Yet another star from television's golden age has died: Hugh O'Brian, 91, passed away today.
He was in many television shows and movies over the years, but he is best remembered for the 1950s western The Life and Legend of Wyatt Earp. It was somewhat based on the life of the lawman, but O'Brian was much better-looking and his character had better moral values than the real one. For example, O'Brian's Earp was virtuous, never drinking anything except milk and apparently had no love interest, while the real one was married several times and I believe was involved in prostitution. Of course, you couldn't be too accurate on television shows of that era.
O'Brian in his youth was one of the best-looking actors in a television era full of them. He was perhaps the most physically fit, with the exception of Steve McQueen. I had read somewhere one of O'Brian's hobbies was long distance bicycling. I believe it, for he was built like a professional cyclist. He appeared to have no body fat at all, he was that trim and fit.
Perhaps the thing he was most proud of was creating his youth leadership organization, which still operates today. As I recall, he had met Albert Schweitzer during the 1950s, and the meeting had changed his life. He wanted to do something more meaningful than just act, so he devoted much of his life helping young people.
He also valued education. Sometime in the 1980s, when he was pushing 60, or pulling it, he met a divorced Los Angeles Unified School District English teacher, Virginia Barber. She was born around 1952, some three years older than yours truly and some 27 years younger than O'Brian, but apparently the lifelong bachelor and her hit it off. They eventually lived together and years and years later, in 2006, I believe, married at Forest Lawn, with Debbie Reynolds in attendance. He was a mere 81 years old. Frankly, I couldn't miss the humor of it all.
I also read someplace the two of them--Hugh and Virginia--went to England to take some college courses on their honeymoon.
His life was mostly scandal free; however, he got slapped with a paternity suit in 1969 and was ordered to pay up.
O’Brian was born Hugh Krampe in Rochester, N.Y., on April 19, 1925. He enlisted in the Marine Corps in 1943 and was assigned as a drill instructor in San Diego.
With hopes of becoming a lawyer, O'Brian was scheduled to begin attending Yale University on the G.I. Bill in the fall of 1947. He spent the spring and summer in Los Angeles, working to earn enough money to buy a car to drive East, but had an unexpected change of plans when the actress he was dating began rehearsals for the Somerset Maugham play “Home and Beauty” at the Wilshire Ebell Theatre.
“If I wanted to see her, I had to go to rehearsals,” he recalled in a 2009 interview with The Times.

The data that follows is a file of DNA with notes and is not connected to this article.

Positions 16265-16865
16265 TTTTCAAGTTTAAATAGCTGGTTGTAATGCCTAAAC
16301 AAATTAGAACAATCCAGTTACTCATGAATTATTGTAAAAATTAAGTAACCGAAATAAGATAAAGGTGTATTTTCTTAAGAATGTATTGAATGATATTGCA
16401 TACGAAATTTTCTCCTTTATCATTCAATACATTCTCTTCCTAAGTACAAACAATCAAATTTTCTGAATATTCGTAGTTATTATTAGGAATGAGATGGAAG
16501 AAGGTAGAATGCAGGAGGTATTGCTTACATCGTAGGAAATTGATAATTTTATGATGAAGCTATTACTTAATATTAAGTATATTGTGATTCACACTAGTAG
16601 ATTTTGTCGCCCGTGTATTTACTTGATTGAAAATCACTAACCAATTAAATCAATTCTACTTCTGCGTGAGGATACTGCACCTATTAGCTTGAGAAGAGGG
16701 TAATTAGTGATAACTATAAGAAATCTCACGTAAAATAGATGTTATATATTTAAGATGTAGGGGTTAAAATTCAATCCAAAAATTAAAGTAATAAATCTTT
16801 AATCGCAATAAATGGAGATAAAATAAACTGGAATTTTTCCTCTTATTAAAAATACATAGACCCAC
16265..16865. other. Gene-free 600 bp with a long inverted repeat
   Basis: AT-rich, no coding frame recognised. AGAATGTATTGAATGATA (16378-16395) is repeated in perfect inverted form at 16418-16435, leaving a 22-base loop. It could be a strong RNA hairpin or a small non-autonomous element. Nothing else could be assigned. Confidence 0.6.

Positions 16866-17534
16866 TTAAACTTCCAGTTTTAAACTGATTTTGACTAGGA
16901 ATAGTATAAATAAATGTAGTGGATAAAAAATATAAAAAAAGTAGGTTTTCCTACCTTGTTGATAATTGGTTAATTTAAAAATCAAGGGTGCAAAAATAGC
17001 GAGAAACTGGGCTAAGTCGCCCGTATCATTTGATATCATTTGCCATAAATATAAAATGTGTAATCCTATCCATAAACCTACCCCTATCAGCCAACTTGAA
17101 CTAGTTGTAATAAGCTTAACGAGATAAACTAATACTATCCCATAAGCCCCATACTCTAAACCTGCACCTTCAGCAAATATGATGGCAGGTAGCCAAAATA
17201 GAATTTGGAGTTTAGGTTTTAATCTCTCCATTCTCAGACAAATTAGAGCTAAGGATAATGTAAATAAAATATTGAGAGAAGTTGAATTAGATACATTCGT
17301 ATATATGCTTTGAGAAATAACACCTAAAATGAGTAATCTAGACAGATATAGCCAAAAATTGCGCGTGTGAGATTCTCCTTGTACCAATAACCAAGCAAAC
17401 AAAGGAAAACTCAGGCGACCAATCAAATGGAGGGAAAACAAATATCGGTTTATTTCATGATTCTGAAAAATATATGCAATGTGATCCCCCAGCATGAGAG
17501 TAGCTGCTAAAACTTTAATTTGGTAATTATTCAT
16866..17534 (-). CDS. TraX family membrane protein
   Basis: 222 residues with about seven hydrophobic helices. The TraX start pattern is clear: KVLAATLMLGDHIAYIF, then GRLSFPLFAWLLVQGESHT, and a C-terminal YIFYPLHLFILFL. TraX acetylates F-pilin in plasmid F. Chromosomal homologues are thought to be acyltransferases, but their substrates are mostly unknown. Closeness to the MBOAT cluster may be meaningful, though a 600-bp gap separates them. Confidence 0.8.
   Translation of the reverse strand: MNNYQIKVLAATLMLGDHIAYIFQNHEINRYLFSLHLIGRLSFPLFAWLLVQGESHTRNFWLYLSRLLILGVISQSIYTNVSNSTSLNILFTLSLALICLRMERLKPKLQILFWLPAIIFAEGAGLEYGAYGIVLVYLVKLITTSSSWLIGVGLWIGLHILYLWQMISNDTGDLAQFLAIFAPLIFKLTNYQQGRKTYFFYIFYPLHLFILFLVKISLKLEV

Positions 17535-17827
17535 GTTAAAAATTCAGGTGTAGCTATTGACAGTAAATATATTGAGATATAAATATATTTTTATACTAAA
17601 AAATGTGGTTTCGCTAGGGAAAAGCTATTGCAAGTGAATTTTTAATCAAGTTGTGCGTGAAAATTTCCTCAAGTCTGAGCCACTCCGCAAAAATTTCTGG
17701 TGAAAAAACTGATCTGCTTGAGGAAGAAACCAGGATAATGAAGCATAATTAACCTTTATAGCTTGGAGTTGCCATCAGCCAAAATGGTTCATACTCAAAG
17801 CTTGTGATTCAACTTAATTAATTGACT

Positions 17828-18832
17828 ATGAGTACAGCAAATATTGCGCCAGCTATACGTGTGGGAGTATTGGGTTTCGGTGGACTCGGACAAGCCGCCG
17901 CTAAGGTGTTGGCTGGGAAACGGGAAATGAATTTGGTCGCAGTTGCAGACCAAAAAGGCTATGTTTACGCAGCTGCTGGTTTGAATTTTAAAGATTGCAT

When the leading man didn't show up on the second or third night of rehearsals, O'Brian was asked to read the leading man's role.
“After about four days, they realized the guy wasn't going to come back ... so the director asked me if I would do the role.... We did the show and a reporter for the L.A. Times came down to see it and the next day, he wrote a tremendous review ... That's how I got started.”
The show's playbill, however, misspelled his name.
“They left the 'm' out of Krampe,'“ he said in a 2013 Times interview. “I decided right then I didn't want to go through life being known as Huge Krape, so I decided to take my mother's family name, O'Brien. But they misspelled it as 'O'Brian' and I just decided to stay with that.”
He may have been a Republican, but he was a great humanitarian, which only goes to show nobody is perfect at everything.
Here he talks about his military service:
A more recent interview, where he is almost unrecognizable as the handsome-as-hell hunk he was in the 1950s. He was still sharp as a tack:
I decided to include this nice writeup about O'Brian's
work on behalf of young people. He was actively involved in HOBY until his health deteriorated.
As Bishop relayed her friend’s story, O’Brian met Norman Cousins at a cocktail party in 1958. Cousins mentioned an upcoming trip to spend time with Albert Schweitzer at his clinic in Africa, which treated many leprosy patients, and O’Brian asked to join.
“I spent some good time there at this clinic,” O’Brian told the Los Angeles Times in 2009. “During the day I helped build baby cribs, pass out food and then in the afternoon we’d go upstream where the leper colony was. I had anywhere from two to 3½ hours with him every night in his little hut. He had such a passion for youth … and thought nothing had been done to try to reach young people and help develop positive attitudes and build leaders for the future.”
After his nine days at the clinic, before O’Brian’s 48-hour flight back, Schweitzer took the actor aside and asked what he was going to do with his experience.
“I don’t know,” O’Brian reportedly said. “But I’ve got 48 hours to think about it.”